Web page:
If you haven’t read Trinity War, you might be wondering what the hell just happened. If you have read it, you’re probably wondering the same thing. To be honest, it’s not going to be everyone’s cup of tea, but we’ve jumped ahead in time and suddenly we’re not sure of how the events unfolded between the end of Trinity War and Forever Evil #1.
It kinda works. We’re basically at the same knowledge level than the rest of the world. The Crime Syndicate is making their appearance with one hell of a pitch to every supervillain from the DC universe: The Justice League is dead, we’re in charge. Nightwing becomes their first victim as he is captured and- ok, you will have to see that one for yourself.
Ultraman, Superwoman, Owlman, Power Ring, Deathstorm, Johnny Quick and Atomica are not making this statement lightly. They’ve brought souvenirs. You probably can guess that the Justice League is not really dead, or if they are it’s just temporary, but basically it’s your worst disaster scenario. And I guess I don’t have to point this out: notoriously missing from the trinkets they show is any that represents… (like I even have to say it)… Batman.
DC Comics has also started rolling out villainous-takeover issues. Batman #23.1 aka Joker #1 was… interesting. It broke the flow of the current Zero Issue arc though. So I guess that -and everything else on the DC- will be put on hold while Forever Evil rises.
I want to say that it’s gimmicky but isn’t everything in comics that way? I’m kinda falling for it already. Hopefully they won’t blow it on the next issue. Recommended with reservations.
On other DC comics, Batwoman #23 came out last week but I’m reviewing this one because some major changes are about to befall the character.
The creative team behind the comic is leaving DC Comics after this run, which is coming close to end in the next issue. The Mary Sue reports Batwoman‘s J. H. Williams III and W. Haden Blackman decided to walk out after constant editorial interference. Apparently one of the major issues was DC’s ban on having characters marry, in this case Kate Kane and her girlfriend Maggie Sawyer.
The statement from the publisher is the following:
As acknowledged by the creators involved, the editorial differences with the writers of BATWOMAN had nothing to do with the sexual orientation of the character.
DC Comics has updated their position via a Dan Didio statement explaining that they can’t have ANY of their characters getting married and living happy lives because their commitment is always to their superhero career, and that’s not going to change. They also give the example of Aquaman and Mera never getting married. Regardless of whether I buy this angle or not it’s just shitty.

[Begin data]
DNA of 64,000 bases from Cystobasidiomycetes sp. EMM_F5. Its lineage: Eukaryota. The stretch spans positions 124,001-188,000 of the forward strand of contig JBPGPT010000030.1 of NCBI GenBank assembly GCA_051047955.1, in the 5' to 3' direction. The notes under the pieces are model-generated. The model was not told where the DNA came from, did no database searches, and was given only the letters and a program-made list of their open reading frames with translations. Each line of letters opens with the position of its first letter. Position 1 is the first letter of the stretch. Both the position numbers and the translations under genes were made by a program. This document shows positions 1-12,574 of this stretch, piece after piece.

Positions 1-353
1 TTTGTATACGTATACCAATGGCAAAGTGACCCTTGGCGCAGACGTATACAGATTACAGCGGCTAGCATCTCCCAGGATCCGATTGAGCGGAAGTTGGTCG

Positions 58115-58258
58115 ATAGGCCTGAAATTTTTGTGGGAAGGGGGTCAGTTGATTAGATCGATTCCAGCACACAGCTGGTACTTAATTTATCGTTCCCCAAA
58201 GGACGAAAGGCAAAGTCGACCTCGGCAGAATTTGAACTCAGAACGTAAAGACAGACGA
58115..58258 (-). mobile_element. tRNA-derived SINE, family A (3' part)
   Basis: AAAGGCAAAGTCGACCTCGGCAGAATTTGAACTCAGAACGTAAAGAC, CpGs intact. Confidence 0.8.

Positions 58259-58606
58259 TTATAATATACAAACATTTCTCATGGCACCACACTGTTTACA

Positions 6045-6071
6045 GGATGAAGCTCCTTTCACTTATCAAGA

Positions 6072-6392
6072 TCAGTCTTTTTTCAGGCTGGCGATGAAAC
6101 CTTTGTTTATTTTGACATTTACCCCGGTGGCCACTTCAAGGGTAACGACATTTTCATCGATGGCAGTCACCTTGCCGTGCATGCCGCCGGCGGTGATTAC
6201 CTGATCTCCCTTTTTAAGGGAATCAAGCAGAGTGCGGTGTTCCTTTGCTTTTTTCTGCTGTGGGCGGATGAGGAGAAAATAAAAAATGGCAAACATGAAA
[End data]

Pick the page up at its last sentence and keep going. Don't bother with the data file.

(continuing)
Additionally, Blackman had promised a satisfying conclusion and leaving a lasting impression on issue #26. But now Dan Didio has already stated that Batwoman will get a new writer as soon as issue #25. I’m watching this closely, but I dread DC’s about to shoot itself in the foot.
Let’s take a breath of fresh air and go to Marvel Comics, were Venom #40 continues exploring Venom’s sidekick and latest symbiote, Andrea Benton who goes by Mania. I still don’t know how I feel about this. I was kinda hoping it wouldn’t last in the beginning, now I’m on the fence.
The idea of sidekicks dates back to the golden age of comics. They were younger, brasher and were thought of a way for fans to live out the fantasy of hanging out with their favorite hero (I don’t think that ever worked). The other reason was to allow heroes to bounce ideas off someone else so they wouldn’t seem like crazy types that talk to themselves. That reason has also expired.
The fact that the story arc is named Mania might mean some dark designs for Andi though. One of the biggest questions so far is how the bonding was so instantaneous, and the answer might imply a conversation I’d really want to take place: Flash Thompson could end up talking one and one, face to face, man to symbiote, with Venom. Very meta. Please make that happen.
Recommended because doubts or no doubts I can’t really stop reading it.
Also, Superior Spider-Man #17 just put Spider-Ock against Spider-Man from 2099. Like just. So, I’ll review the next issue. Hang on.
That will do for now
- September 13-15: Montreal Comic-con 2013